Can't say I recognize the artist, who is it?  If I were you, I would be tempted to email the creator, the band or the label.  I 'speak' with artists quite often via email; in this day and age of electronic communications, they’re not nearly so 'distant' as one might think.


It's Duke Tumatoe. He has replied when I asked simple questions like "Are there plans to release this album on CD?" (No), but didn't respond when I asked something that required a detailed answer. It's probably because he's busy with constant touring. I'm not sure he'd remember a fine detail about a recording he made 22 years ago, but I suppose it couldn't hurt to ask.

I think I'll avoid "repairing" this for now - at least until I finish restoring the rest of the album.

  • Grey
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Vinyl Defect
Reply #10
I've got another one. Again, both copies of the album, in the same position. This time I'm more convinced that it's a defect. The flaw can be heard at 1.7 seconds.

end.flac (263kb)

I tried removing it with iZotope RX, but didn't have much luck. I'm still learning how to use that one. I might just leave this one alone unless somebody has a better idea.

  • carpman
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Vinyl Defect
Reply #11
PC = TAK + LossyWAV  ::  Portable = Lame MP3

  • Grey
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Vinyl Defect
Reply #12
How does this sound?
http://www.giantpygmy.net/stuff/end_repaired.flac

C.


Sounds great. Thank you.

But I'm curious to know how you removed it.

  • carpman
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Vinyl Defect
Reply #13
I'm glad you like it.  It sounded okay to me too.
But curiosity killed the cat; I'm concerned that if I tell you how I did it you may not listen to it again with the same enjoyment. But if, after that mysterious warning, you are still curious, I'll gladly explain.

C.
PC = TAK + LossyWAV  ::  Portable = Lame MP3

  • MLXXX
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Vinyl Defect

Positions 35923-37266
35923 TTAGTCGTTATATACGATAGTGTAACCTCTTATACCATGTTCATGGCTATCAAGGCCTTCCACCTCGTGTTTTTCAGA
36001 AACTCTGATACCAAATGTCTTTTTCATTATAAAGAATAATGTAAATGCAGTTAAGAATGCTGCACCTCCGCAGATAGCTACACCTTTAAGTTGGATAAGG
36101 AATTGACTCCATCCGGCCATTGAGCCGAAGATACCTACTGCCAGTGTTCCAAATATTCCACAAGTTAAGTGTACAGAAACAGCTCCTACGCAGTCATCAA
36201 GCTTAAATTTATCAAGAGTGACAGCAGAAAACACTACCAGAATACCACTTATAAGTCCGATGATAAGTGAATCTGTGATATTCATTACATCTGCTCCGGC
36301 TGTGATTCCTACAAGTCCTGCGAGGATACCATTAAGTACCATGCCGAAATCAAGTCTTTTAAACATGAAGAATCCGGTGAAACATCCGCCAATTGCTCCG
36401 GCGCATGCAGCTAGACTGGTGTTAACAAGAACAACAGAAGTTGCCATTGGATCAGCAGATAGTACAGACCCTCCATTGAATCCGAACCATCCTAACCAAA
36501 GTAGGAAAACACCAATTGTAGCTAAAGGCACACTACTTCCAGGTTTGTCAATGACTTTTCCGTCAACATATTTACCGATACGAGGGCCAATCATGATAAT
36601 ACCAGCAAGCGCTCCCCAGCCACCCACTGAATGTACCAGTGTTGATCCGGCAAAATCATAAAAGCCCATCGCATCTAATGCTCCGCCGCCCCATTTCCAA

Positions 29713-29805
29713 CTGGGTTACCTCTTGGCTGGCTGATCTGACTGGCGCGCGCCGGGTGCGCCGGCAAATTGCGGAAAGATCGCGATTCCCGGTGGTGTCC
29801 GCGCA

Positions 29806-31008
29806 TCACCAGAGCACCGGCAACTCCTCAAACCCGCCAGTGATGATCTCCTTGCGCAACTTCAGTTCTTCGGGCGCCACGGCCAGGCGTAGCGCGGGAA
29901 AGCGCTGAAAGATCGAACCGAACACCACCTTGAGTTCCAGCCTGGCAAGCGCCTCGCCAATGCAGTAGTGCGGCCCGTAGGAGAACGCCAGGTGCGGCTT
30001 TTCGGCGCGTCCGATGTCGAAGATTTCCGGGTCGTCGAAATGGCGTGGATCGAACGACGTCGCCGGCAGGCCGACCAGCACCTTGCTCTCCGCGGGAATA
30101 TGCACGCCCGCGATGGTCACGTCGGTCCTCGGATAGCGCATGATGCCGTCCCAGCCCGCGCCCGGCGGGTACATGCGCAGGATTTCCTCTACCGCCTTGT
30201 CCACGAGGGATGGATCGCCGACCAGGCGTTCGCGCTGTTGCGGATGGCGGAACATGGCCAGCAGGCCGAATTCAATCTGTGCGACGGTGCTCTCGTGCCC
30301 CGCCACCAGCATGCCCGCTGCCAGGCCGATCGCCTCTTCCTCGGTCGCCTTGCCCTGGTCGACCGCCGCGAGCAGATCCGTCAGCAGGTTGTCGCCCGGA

Reply #14
This time I'm more convinced that it's a defect. The flaw can be heard at 1.7 seconds.
Yes the sound in question is very noticeable. In my opinion it is indeed a flaw and could not possibly have been part of the intended performance. The sound is not dissimilar to a scratch on a record, or -- what it may well have been -- a tape splice.
  • Last Edit: 03 May, 2008, 09:51:15 PM by MLXXX

  • Grey
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Vinyl Defect
Reply #15
I'm glad you like it.  It sounded okay to me too.
But curiosity killed the cat; I'm concerned that if I tell you how I did it you may not listen to it again with the same enjoyment. But if, after that mysterious warning, you are still curious, I'll gladly explain.

C.


It appears that you didn't alter any more than 841 samples. And since it's a major improvement, I'm not going to have a problem with it.

I was just curious to know so I might try the method for myself in the future. But if you don't want to give up your restoration secrets (nice website), I'll understand.

  • carpman
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Vinyl Defect
Reply #16
Hi Grey

No! Not worried about restoration secrets (don't think I have any  ) . It was just that it was such a butcher's job that I thought if you were something of a purest, the thought of my rusty scalpel cut & paste style surgery might forever stick in your mind and make you physically sick every time you heard the passage 

I don't like these kinds of glitches - as they're not clean crisp clicks which are much easier to remove, rather this was a duller thuddy click. Consequently, as you obviously realised it took up a good many samples.

So, sometimes (depending on the music) it's possible to do the following:

(B = glitch sample and G = good sample and G =copy):

Original:
GGGGGGGGGGGGGGGGGGBBBBBBBBBGGGGGGGGGGGGGGGGG

"Repaired"
GGGGGGGGGGGGGGGGGGGGGGGGGGGGGGGGGGGGGGGGGGG

i.e. I just bounced down a load of preceding samples and shifted them across and faded them in/out pretty accurately. So now you're hearing 2 very small bits of the same music together - but even with a good number of samples it's hard to notice because there's not a great deal of deviation in the music - from memory it was one long chord gradually getting quieter.

Glad to be of help.

C.
PC = TAK + LossyWAV  ::  Portable = Lame MP3

  • Grey
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Vinyl Defect
Reply #17
It's less a butcher job than what I was considering. That was to simply delete the samples and live with a less noticable defect.

Thanks for the tip.